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Izzy

Recording music...what you wish you'd known.

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I know some of you are familiar with recording music. Some may have been doing it before I was even born!

In the week I've been at it I discovered modern conveniences can be...inconvenient? When I recorded with a cheap mic to audacity it was cake, then I decided to get an audio interface. Then I realized I could make my playing sound better if I got a DAW. Boy am I sorry. The learning expirience has been torture. The jargon is intimidating. I find myself spending more time reading on the computer and watching youtube tutorials than with the guitar or the keyboard. I though it would bring me closer to my girls (instruments), I was so wrong. I don't intend on giving up that easy, so I come to you with this:

 

What do you wish you would have known about recording, what skill, what trick would have made it easier when you were starting out?

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Hola Izzy, anduve en Texas hace un mes, ya extrañaba.

 

I can relate, the first riffs I recorded using my Line 6 UX2 were super easy to record, then I upgraded to a more complex interface, more mics, better computer and different software and for months now I have been trying to lay a decent track.

 

It is frustrating but at the same time I have to keep in mind I am trying to record something more complex than I initially did. I am also torn between using 3 different softwares, I should settle on GarageBand for what I do.

 

This is one of those things that, if you keep at it all of the sudden it will all click together.

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In keeping with the topic ...as I am not recording master or even novice for that matter...I just plain suck at it......what software, technique etc would people say is the most user friendly.

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The easiest setup would be a simple USB interface for your computer, a microphone to mic your amp and Audacity software which is free and easy to use.

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I found this amazing collection of articles on another forum, all from a series of threads by a user named Yep called "Why Do My Recordings Sound Like ***?". Crazy in-depth and very helpful, covers a ton of aspects of recording in both home and studio settings.

Here you go:

Yep Threads 1

Yep Threads 2

Yep Threads 3

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I love learning so I have never had the experience you are having. I also learn by doing....so I plug the guitar in, fire up pro tools and try a bunch of stuff...I figured it all out pretty quick. Obviously I made some mistakes and had some "wtf?!?" moments but i allowed the learning time to be just that. It didn't take me away from my guitars in the end...it gave me so much more time with them. It just took a bit...

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Hi Izzy,

 

For training materials, I highly recommend David Wills' site, proaudiodvds.com. I purchased a training DVD for my Tascam recorder, to get into the functionality quickly. His training style and personality make the information very accessible. He covers the entire process in an interesting way, everything from setting levels to mastering: really good stuff.

 

There is training there for almost every device and recording application imaginable too.

 

I find that separating recording from playing altogether helps. Think of them as separate things completely. I offered to record a friends' band recently, and it was a blast! :)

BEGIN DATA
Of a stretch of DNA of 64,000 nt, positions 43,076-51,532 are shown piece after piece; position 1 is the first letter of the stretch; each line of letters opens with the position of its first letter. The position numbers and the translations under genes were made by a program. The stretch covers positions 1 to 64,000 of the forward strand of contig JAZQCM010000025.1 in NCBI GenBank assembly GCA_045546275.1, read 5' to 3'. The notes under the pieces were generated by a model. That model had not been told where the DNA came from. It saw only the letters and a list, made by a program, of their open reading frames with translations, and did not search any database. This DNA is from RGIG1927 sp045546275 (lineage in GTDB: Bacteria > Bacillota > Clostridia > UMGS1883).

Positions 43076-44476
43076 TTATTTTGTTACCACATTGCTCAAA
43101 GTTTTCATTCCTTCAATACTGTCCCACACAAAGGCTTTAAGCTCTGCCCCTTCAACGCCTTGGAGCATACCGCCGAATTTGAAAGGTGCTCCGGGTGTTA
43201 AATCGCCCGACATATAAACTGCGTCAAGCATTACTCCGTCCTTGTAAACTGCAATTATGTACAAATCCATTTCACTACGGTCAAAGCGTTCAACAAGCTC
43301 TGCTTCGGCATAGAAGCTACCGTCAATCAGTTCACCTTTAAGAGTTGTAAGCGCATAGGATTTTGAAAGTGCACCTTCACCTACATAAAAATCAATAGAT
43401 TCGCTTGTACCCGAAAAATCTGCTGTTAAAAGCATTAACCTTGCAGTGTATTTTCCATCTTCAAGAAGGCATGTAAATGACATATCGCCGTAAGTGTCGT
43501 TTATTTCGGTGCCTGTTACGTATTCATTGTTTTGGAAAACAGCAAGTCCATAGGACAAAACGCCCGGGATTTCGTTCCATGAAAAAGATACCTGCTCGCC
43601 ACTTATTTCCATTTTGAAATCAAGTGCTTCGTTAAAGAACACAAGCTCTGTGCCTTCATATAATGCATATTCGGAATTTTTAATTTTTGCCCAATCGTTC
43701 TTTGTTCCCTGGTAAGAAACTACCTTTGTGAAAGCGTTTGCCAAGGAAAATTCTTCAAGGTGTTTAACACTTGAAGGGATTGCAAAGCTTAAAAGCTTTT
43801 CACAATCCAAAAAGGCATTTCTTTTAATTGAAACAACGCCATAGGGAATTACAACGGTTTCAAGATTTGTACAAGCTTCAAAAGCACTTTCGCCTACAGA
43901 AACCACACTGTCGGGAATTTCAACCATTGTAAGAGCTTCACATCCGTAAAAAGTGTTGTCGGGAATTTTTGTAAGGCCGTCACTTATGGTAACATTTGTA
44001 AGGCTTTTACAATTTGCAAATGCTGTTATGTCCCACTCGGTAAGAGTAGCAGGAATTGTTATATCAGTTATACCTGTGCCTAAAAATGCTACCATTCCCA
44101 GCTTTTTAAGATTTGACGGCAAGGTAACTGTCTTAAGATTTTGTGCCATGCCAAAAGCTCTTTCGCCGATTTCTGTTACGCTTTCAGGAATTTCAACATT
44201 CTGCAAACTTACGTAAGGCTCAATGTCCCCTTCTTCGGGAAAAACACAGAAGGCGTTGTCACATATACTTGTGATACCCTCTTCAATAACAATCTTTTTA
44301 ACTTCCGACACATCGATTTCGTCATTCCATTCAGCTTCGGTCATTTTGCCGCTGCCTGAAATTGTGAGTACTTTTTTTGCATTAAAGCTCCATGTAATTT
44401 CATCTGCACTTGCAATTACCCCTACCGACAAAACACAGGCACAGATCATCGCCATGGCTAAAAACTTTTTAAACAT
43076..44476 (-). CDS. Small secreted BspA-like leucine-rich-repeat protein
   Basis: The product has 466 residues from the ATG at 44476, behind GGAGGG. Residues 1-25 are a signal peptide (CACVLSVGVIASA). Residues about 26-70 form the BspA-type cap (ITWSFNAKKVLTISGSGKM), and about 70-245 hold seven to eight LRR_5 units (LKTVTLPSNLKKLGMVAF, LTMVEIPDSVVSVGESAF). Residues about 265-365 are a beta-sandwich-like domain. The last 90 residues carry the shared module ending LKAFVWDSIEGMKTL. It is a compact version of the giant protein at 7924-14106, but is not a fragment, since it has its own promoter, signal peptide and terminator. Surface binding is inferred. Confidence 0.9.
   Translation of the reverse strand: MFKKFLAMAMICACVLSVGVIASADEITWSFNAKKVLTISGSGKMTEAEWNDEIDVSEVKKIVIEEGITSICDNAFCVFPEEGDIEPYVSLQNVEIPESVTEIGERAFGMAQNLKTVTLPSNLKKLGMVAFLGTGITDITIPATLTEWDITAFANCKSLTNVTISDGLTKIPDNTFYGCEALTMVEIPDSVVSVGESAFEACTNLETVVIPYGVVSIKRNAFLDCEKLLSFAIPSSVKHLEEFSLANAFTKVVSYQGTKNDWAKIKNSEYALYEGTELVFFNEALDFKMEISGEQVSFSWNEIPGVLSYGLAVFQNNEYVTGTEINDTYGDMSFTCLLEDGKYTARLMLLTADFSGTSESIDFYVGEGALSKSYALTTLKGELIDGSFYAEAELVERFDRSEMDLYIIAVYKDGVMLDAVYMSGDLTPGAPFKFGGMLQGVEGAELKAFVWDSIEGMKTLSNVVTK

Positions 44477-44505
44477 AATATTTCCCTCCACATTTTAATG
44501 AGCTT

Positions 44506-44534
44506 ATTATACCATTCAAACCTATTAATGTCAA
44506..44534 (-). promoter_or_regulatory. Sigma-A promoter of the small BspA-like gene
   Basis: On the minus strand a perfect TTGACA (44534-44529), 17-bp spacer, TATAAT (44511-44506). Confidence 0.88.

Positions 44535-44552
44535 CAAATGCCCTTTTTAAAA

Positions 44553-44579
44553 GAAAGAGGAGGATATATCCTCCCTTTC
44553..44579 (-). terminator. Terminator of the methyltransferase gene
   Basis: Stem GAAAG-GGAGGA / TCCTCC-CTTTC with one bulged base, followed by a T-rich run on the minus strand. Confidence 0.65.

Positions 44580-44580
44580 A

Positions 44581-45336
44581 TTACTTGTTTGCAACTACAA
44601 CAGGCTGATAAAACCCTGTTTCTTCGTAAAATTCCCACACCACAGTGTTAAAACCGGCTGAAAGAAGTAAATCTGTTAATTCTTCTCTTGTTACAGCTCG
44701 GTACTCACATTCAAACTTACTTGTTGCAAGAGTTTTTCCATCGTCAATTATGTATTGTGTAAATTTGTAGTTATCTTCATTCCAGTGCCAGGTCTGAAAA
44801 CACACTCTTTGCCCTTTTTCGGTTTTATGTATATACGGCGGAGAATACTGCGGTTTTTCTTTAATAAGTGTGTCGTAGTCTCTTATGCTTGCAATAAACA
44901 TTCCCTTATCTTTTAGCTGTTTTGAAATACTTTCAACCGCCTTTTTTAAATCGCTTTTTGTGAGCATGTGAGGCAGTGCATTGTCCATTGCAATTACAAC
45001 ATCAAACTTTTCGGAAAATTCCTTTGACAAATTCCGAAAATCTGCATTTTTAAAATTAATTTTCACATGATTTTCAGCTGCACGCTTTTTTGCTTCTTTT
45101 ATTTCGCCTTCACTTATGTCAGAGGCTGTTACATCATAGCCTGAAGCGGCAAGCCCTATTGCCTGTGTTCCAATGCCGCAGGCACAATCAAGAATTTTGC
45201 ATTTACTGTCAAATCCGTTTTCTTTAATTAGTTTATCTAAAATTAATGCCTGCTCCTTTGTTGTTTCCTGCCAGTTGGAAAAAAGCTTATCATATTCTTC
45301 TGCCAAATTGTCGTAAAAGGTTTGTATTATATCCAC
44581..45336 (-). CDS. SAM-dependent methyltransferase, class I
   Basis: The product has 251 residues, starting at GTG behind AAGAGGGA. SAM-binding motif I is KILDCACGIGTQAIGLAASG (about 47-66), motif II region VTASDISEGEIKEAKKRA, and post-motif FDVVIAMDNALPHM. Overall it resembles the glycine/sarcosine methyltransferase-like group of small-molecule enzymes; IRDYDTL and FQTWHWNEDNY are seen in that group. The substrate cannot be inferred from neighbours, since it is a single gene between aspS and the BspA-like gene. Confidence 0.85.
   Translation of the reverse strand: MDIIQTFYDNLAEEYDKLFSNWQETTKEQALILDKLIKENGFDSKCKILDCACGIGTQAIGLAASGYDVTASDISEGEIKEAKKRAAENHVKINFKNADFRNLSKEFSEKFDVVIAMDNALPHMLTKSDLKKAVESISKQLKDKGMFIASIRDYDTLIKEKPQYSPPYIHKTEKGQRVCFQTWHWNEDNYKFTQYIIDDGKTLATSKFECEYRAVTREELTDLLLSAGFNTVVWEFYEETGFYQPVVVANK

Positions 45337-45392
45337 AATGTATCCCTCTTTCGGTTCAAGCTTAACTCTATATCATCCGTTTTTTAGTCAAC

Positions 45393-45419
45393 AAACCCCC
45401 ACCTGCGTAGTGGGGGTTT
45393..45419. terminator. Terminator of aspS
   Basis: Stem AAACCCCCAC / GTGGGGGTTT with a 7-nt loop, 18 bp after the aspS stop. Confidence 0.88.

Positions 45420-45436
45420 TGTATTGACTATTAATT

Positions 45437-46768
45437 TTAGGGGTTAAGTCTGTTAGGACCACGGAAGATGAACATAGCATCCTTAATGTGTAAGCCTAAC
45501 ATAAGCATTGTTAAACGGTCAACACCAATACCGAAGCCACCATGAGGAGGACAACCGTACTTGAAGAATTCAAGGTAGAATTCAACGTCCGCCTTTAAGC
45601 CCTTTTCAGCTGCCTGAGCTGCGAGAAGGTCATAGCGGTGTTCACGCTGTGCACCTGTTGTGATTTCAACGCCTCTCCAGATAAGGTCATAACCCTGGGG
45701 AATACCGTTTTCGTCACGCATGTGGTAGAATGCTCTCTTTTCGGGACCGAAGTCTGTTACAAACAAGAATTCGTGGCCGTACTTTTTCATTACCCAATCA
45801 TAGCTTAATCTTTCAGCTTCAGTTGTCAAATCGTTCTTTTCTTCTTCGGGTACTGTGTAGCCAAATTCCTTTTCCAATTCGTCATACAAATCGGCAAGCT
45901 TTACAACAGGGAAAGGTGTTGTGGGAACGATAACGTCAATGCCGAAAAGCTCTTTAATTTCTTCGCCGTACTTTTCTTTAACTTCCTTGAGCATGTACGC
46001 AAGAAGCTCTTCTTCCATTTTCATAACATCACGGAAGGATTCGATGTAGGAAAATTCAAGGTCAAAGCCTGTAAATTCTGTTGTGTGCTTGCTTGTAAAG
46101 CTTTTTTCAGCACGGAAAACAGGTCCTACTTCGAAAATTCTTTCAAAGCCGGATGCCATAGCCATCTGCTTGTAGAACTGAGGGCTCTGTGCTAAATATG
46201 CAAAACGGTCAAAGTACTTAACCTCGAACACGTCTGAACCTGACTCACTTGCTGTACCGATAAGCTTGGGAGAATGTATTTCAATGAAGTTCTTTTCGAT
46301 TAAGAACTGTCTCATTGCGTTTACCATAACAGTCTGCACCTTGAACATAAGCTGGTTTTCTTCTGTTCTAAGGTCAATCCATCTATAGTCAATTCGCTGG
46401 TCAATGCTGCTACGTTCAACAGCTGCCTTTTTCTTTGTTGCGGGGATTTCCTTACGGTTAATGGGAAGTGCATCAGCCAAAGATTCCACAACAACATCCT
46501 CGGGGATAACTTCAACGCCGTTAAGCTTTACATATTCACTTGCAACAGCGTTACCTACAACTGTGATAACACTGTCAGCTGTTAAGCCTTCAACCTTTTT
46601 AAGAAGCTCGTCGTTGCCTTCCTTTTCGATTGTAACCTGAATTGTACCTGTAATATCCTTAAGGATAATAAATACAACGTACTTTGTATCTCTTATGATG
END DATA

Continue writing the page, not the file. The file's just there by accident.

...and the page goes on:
Have fun!

 

Don

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Izzy...

 

I've got nothing but a cheapie usb interface that works with a "playback device" or... I plugged it into the line out of my inexpensive acoustic guitar amp that has separate sectors for voice and guitar.

 

For a guitar and a mike, it works well enough. Total cost? The amp was under $150, the mikes vary, but they're either very old or inexpensive. A few standard wires... a mike stand... I figure total of under $300 and the amp is one I use all the time anyway. Ain't recorded anything in a cupla years, though.

 

I use Audacity too. As long as it's recognizing the input with some of it's little "input" choices, it works pretty well if you don't overmodulate.

 

No tricks, really; just sitting in front of the computer with the amp behind me and the boom mike to the mouth.

 

'Course, I'm just a dumb old country boy; my baby bro (28 years younger) goes the other way and has very pro-level stuff but I figure mine'll do for practice and stuff and it's simple.

 

I'll back channel you too...

 

m

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Hello there...

 

I always refere to this.. The Boss Micro Br

 

 

Now I started in the working world as an assistant sound engineer (nearly 20 years ago :o :)) so I have used pro equipment and stuff like ADAT (which is like a video tape) and ive used those giant studio mixing desks..

 

And I can tell you these digital four tracks are amazing..

 

and theres a new version out now.. You can basically plug directly into it. It has some nice effects (70 of them) and real drum beats.. So its really easy to just play a part, rewind, go to the next track and record the next part etc. So most of the recording is done on that. You can mix and edit on it aswell but I ususally trasfere it to my PC and use a sequencer (cool edit pro).

 

this is the new one

 

Good luck [thumbup]

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In keeping with the topic ...as I am not recording master or even novice for that matter...I just plain suck at it......what software, technique etc would people say is the most user friendly.

I think the easiest way to record guitars and bass would be to record direct in. Using a program like amplitube for amp and effect sims and something like Cubase or Protools for tracking.